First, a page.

Anglotopia

The estimated number of security personnel needed for the London Olympics.

The London Olympics are still months away, but you can see their impact to date on the city in an infographic here, courtesy of Anglotopia. Among the most interesting stats:

  • McDonald's will open a 30,000 square-meter restaurant in time for the event. It's their biggest storefront to date.
  • 29.7 million tourists are expected to attend, and many will likely stay in the 120,000 hotel room reservations that were recently released by the Olympic Organizing Committee.
  • Two underground subway stops and three national rail locations will feed the park's nine venues.
  • 23,700 security staffers will be on hand for the duration of the games.

About the Author

Most Popular

  1. A sign outside a storefront in Buffalo, New York.
    Environment

    Will Buffalo Become a Climate Change Haven?

    The Western New York city possesses a distinct mix of weather, geography, and infrastructure that could make it a potential climate haven. But for whom?

  2. A line of stores in Westport, Connecticut
    Equity

    Separated by Design: How Some of America’s Richest Towns Fight Affordable Housing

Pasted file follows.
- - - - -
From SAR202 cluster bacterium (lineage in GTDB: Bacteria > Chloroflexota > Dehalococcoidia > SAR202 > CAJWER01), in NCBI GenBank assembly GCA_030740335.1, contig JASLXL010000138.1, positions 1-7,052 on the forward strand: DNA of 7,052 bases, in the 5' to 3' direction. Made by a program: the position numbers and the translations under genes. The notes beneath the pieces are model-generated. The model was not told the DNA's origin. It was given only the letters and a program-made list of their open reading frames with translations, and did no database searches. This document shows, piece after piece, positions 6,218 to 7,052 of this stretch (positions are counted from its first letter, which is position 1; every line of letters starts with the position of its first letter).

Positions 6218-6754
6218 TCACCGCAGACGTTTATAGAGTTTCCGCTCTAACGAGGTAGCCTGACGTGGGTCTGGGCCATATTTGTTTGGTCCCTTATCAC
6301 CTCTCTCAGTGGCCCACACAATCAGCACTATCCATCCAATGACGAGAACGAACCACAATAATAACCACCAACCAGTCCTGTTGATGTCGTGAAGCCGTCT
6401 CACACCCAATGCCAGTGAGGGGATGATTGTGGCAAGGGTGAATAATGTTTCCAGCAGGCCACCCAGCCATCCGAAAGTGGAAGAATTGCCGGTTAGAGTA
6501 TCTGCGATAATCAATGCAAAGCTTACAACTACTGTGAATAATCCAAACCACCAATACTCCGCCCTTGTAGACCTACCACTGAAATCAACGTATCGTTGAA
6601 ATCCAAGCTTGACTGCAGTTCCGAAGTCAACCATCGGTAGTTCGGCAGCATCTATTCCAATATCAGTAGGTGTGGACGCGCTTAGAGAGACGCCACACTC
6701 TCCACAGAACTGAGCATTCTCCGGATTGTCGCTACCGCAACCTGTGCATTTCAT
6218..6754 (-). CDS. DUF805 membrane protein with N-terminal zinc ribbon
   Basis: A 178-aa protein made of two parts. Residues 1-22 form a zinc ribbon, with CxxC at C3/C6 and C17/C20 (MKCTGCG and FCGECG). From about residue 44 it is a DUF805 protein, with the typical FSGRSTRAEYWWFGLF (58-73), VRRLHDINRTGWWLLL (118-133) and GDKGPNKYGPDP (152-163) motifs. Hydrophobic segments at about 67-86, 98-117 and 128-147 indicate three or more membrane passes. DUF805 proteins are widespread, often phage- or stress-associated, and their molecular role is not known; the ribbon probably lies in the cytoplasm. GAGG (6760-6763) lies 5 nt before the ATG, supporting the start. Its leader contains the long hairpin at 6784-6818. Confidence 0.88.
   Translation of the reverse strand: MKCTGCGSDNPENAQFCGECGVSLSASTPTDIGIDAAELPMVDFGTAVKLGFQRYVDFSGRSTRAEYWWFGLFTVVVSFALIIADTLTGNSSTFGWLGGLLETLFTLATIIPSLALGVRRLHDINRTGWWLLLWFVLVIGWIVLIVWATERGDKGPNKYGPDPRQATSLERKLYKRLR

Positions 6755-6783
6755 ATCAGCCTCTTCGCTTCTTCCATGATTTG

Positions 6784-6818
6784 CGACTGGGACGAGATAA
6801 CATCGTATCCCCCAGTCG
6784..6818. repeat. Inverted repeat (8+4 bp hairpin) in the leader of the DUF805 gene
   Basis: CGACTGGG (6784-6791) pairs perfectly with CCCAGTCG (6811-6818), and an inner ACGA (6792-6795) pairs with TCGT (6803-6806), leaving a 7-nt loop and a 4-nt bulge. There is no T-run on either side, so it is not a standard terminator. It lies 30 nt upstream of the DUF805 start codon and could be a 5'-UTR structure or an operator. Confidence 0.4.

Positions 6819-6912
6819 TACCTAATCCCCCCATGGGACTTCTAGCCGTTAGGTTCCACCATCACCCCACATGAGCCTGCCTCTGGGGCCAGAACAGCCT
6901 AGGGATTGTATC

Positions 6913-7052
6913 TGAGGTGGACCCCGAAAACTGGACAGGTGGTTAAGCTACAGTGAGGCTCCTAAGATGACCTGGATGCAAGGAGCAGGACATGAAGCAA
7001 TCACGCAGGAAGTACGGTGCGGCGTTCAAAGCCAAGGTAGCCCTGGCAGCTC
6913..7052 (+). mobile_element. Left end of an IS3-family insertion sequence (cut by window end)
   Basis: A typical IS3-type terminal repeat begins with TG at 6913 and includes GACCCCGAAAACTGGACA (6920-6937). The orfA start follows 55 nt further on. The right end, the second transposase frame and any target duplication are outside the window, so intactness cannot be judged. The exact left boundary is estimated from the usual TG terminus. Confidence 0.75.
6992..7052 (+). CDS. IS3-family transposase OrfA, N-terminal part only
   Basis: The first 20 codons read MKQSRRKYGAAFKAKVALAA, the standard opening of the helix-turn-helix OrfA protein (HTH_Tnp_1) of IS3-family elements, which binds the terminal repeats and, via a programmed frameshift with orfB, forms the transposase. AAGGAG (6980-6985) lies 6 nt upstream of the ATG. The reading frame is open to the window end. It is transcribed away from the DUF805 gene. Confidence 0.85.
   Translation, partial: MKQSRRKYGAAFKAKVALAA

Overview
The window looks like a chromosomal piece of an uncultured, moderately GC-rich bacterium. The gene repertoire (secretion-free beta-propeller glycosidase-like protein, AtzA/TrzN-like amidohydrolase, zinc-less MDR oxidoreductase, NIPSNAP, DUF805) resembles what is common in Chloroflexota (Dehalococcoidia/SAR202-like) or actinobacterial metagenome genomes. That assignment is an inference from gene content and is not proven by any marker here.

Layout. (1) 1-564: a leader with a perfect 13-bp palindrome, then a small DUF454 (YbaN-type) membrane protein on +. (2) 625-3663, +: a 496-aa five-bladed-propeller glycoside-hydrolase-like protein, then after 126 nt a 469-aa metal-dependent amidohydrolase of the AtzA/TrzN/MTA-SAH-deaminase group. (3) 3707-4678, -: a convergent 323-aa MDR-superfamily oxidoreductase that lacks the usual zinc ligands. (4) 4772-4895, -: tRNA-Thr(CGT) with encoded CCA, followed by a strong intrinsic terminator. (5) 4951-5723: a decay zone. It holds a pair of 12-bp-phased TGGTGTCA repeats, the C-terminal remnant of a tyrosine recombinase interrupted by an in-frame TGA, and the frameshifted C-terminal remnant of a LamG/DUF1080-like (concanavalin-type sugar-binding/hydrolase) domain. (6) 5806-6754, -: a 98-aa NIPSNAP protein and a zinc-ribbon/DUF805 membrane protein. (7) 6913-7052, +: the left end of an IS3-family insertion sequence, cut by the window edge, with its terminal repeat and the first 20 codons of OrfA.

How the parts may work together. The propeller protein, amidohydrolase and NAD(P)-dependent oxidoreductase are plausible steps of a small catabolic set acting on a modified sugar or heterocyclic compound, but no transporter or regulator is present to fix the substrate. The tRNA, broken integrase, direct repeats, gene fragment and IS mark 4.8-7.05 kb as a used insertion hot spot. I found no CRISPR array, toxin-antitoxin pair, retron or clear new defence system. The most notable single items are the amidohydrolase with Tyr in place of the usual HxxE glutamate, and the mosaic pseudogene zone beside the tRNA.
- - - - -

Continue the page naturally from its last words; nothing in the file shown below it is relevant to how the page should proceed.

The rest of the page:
In southwest Connecticut, the gap between rich and poor is wider than anywhere else in the country. Invisible walls created by local zoning boards and the state government block affordable housing and, by extension, the people who need it.

  3. The Kunsthaus in Graz, Austria.
    Design

    The Prophetic Side of Archigram

    It’s easy to see the controversial group’s influence in left field architecture from High-Tech to Blobism 50 years later, but it’s easier still to see it in emerging technologies and the way we interact with them.

  4. A photo of a police officer in El Paso, Texas.
    Equity

    What New Research Says About Race and Police Shootings

    Two new studies have revived the long-running debate over how police respond to white criminal suspects versus African Americans.

  5. An aisle in a grocery store
    Equity

    It's Not the Food Deserts: It's the Inequality

    A new study suggests that America’s great nutritional divide goes deeper than the problem of food access within cities.

×